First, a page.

By An Executive Editor
As the first phase of the Queen’s Way section comes to an end, Joab Bwambale, a diploma student in Civil Engineering at Ndejje University speaks passionately about his time at the project.
Bwambale was a trainee on the project for one month. During this time, he was in the laboratory.
“It was just one month, but the experience and the skills I got can be for 3 months,” Bwambale, in his final year, says. “I enjoyed my time there. Engineering is more interesting when you are in the field. Most of the things they teach are like imaginations but when you are on site, you see it practically. I saw how everything is pun in order.”
During his time on the project, Bwambale had hands-on training in carrying out road tests, tests on concrete and soil particles, among others.
Bwambale says that when he reached the project at the Kampala Flyover, he realized that most of the science in engineering is applied there.
Importantly, Bwambale noticed that safety is key for anyone on the site.
“What I realized is that the first thing on site is what we call safety. You cannot access that project if you are not putting on a helmet, reflector (showing you) and if you are not putting on a safety shoe. When it comes to the bridge (Queen’s way), you must have a belt (in case of a slight mistake, you can’t fall down but keep you hanging). Safety for a worker or any engineer on that site is very important,” says Bwambale, who describes the project as unique.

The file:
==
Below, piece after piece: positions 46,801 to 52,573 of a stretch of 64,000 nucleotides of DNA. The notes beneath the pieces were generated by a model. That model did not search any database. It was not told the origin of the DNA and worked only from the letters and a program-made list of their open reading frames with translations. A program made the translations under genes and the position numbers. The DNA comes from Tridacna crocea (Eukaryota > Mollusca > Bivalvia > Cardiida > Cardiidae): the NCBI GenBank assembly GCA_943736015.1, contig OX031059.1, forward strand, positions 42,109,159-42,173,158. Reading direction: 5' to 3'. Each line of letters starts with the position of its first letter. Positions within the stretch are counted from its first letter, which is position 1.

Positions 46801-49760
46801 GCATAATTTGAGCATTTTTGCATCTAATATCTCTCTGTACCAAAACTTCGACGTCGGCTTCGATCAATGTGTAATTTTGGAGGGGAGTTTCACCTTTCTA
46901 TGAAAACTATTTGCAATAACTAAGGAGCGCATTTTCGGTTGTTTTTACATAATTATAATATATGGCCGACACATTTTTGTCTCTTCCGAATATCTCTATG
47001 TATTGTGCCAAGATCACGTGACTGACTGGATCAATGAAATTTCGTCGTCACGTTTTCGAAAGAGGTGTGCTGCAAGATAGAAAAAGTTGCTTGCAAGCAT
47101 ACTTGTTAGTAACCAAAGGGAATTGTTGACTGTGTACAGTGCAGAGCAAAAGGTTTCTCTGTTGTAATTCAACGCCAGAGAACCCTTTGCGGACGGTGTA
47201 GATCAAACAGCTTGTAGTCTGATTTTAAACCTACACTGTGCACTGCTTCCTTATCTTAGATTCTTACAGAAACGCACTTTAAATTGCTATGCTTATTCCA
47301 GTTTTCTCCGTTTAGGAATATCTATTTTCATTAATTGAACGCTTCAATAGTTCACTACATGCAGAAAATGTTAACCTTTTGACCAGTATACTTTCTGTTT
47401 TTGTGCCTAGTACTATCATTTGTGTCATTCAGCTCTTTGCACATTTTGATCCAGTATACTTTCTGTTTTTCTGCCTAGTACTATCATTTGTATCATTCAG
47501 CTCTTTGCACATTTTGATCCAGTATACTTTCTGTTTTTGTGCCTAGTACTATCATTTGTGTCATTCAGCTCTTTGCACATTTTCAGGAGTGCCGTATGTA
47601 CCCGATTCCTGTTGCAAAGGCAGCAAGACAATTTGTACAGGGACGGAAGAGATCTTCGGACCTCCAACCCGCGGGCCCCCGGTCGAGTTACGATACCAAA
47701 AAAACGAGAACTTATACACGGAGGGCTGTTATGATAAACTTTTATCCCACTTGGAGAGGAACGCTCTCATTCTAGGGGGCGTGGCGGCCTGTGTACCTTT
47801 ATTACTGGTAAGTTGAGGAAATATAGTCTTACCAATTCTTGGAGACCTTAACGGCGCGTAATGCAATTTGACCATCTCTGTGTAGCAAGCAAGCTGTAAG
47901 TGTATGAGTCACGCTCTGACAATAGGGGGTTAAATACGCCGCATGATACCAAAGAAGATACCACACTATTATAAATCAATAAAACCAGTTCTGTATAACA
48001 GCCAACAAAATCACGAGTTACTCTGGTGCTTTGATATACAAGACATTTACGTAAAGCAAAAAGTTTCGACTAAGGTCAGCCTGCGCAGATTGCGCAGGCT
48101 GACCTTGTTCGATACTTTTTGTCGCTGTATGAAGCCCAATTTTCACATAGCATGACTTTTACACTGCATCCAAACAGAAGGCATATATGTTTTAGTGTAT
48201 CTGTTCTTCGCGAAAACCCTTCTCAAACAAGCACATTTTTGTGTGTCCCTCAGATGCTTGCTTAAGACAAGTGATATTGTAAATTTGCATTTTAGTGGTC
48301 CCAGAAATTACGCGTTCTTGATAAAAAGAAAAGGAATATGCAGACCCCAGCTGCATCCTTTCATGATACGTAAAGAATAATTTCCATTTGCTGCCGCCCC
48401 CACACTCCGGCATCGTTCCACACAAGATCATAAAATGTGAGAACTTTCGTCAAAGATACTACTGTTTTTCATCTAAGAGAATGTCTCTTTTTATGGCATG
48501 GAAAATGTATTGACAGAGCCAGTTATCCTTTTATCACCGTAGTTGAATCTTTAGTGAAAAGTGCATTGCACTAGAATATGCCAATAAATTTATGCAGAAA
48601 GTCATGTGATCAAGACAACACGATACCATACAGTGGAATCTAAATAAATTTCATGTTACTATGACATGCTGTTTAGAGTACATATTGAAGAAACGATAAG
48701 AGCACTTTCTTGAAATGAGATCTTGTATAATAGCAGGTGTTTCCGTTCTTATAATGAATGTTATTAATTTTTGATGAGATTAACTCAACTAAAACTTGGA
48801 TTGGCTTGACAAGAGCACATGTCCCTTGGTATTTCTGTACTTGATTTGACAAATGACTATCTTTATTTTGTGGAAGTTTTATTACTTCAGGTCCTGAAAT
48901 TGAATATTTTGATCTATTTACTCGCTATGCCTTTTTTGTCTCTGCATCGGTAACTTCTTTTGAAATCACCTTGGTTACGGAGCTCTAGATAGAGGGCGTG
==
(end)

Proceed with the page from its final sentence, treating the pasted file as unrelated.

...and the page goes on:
Bwambale adds: “When reached there, I wanted to be in the laboratory. That’s the technical work for diploma students. So, I spent most of my time in the lab. Lab exposes you to the outside world. Whatever they do out there, starts in the lab. We did a lot of tests – on aggregate, soils and everything you see. We used to go for inspections. For example after casting concrete, we would go and check, and carry out further tests on the road.
Besides laboratory work, Bwambale got involved in other areas.
“I was training under the lab though it helped me to know other things,” Bwambale says and notes that with the experience (from the training), he can now work in any road works laboratory.
“I am planning to go back there for my internship,” Bwambale says.
How he got the opportunity
Bwambale hails from Kasese. When in Kampala, he lives in Makindye.
There was this day that he submitted his internship application at the Ministry of Works and Transport. He was never given any feedback. He went on to call an engineer friend working with Abubaker Technical Services and who is part of the project.
“He asked for an internship letter and the results from the University. I printed and presented them immediately. He told me to return the following day to start training. That’s how I got the opportunity,” Bwambale says.
The Kampala Flyover Project
The Kampala Flyover Road Project, also Kampala Flyover Project, is a road-improvement project in the Central Division of Kampala, the capital city of Uganda and the largest city in that East African country.
The project involves the construction of flyovers at the “Clock Tower”, and at “Kitgum House”, the widening of Nsambya Road and of Mukwano Road, including the improvements of interfacing roads and junctions. The project stretches over an estimated 3.5 kilometres
This road project is intended to decongest the city by separating through-traffic from the city-street-traffic. This project focuses on traffic entering the city, mainly from Entebbe along the old Kampala-Entebbe Road and from Mpigi, along the Kampala-Mpigi Expressway. Traffic from these routes, destined to Lugogo, Nakawa and points along the Kampala-Jinja Highway will find this new route faster and more user-friendly, reducing travel times and leading to less carbon emissions from exhaust fumes installed on the city streets.